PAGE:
A friend of mine had lunch Tuesday in Lubbock. I don’t know what she had, but I do know she’s probably not going back there.
She got a fortune cookie after her meal, and the fortune read, “Did you enjoy your meal? Order another one to go.” Really? It’s one thing to try to upsell a dessert during the meal, but it’s another to upsell a meal during dessert.
Sometimes, being overaggressive is a necessary business decision. Sometimes, it’s a bad business decision. I’m not sure where my business card decision is going to fall in the next few weeks.
Over my time working for Freedom New Mexico, I have had business cards. Over other times, I have not. And, as an offshoot of Murphy’s Law, I’ve found you only need business cards when you don’t have any.
“Thanks, Kevin. Do you have a business card?”
“Not at the moment, but I’d be happy to write my contact information on this torn-off notepad sheet. You won’t lose that, right?”
And when I have business cards? Don’t need ‘em.
“Here’s my card.”
“Nah, that’s OK, Kevin. I can just call the newspaper.”
It was about two Wednesdays ago when I entered another one of those “Got ‘em” periods of business cards. A box of 500 arrived with my name, positions, contact information, a link to my company Facebook profile and our Freedom New Mexico logo.
But last Tuesday happened, and the position flipped again. If you’re not aware, the Clovis News Journal, Portales News-Tribune and Quay County Sun were sold to a Wyoming-based partnership that is establishing Clovis Media Inc. Once the deal closes in a matter of a few weeks, Freedom New Mexico will be no more.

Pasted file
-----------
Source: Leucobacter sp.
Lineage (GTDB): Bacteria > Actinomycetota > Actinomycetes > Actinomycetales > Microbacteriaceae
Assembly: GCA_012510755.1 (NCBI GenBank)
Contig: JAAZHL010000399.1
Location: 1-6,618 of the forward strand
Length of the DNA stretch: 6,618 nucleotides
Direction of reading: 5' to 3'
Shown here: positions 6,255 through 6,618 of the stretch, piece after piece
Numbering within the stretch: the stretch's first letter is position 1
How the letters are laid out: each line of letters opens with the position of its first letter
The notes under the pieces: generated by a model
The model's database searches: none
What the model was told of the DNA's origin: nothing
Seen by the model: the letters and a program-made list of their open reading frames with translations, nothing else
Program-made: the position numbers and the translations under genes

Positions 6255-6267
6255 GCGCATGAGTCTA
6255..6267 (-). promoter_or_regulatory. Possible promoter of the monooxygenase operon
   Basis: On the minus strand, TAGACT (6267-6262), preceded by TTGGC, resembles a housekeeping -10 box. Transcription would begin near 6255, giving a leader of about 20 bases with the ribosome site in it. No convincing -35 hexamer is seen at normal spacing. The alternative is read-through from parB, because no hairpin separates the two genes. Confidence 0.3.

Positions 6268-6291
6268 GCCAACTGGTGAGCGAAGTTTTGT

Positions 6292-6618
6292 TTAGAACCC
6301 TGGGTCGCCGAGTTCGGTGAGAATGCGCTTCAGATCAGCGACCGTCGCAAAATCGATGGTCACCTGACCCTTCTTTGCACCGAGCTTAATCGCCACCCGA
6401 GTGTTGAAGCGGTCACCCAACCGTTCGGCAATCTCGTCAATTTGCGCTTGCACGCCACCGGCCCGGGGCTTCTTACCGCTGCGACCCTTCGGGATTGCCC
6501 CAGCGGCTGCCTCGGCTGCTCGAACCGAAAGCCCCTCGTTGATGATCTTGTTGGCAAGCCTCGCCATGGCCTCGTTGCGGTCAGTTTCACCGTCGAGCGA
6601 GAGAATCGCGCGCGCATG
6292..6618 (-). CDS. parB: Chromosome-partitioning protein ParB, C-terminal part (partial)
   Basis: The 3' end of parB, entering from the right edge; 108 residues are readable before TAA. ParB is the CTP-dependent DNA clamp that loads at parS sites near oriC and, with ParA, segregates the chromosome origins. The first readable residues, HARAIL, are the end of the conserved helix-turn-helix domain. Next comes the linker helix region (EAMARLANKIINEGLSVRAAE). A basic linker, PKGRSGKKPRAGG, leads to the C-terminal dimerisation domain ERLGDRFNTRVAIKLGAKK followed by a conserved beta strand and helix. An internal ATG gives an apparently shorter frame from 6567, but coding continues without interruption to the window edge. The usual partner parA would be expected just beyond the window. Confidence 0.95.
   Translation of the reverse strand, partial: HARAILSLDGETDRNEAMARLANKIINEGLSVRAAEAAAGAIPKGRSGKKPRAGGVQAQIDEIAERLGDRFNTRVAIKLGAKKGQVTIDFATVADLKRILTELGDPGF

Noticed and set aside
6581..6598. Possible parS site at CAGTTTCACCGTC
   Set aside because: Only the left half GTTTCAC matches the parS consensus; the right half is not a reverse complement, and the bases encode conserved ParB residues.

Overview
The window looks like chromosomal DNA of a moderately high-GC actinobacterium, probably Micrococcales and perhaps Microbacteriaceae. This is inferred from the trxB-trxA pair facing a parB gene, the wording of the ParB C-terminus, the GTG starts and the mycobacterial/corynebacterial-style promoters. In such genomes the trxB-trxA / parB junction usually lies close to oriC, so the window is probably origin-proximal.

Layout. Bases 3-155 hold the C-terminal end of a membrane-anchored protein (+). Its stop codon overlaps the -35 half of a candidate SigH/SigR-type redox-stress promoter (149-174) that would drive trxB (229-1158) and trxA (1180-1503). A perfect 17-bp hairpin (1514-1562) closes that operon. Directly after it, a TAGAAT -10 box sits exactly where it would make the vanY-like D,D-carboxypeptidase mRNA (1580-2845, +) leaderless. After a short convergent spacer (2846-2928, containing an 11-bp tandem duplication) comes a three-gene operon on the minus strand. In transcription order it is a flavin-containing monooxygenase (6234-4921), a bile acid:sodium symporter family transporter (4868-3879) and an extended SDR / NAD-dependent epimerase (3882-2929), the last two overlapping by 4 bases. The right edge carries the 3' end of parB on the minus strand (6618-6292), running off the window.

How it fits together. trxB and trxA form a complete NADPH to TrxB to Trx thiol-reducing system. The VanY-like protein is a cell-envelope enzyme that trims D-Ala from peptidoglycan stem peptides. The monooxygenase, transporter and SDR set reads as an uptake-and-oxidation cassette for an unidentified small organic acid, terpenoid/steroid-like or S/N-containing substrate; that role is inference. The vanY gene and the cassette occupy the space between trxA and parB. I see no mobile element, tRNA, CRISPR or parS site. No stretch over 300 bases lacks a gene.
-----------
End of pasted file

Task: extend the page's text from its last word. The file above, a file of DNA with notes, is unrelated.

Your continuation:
Without revealing trade secrets, some have excitement, and some have trepidation (some people have both). My reaction is that I’ve got a bunch of business cards with the old logo, and I need a way to upgrade.
I’ve developed a business card plan, hopefully better than that restaurant’s plan. Basically, if they don’t have my business card, they’ll have it before they leave.
“Kevin Wilson. Here’s my card. My newspaper got sold. Everything except the logo will still work.” I gave away two dozen at the Clovis dog park opening Monday.
The lesson I’m trying to take is that the only thing I can control about this ownership change is my reaction, and I might as well be positive in my reaction. So far, I think people have enjoyed the approach.
The way I figure, I’ll need 50 to keep just in case, and another 50 to go on a serious “Drop your business card to win a free lunch” binge. That leaves 400 cards to give away in the next few months, and I’ll have to be overaggressive to get them out on the streets of eastern New Mexico.
So if you see me, ask for one. Use them. Contact me with tips and story ideas. But just look the other way when the new bosses come for a meet-and-greet and I tell them with a straight face, “I need new business cards. I went through 450 of them in a matter of weeks.”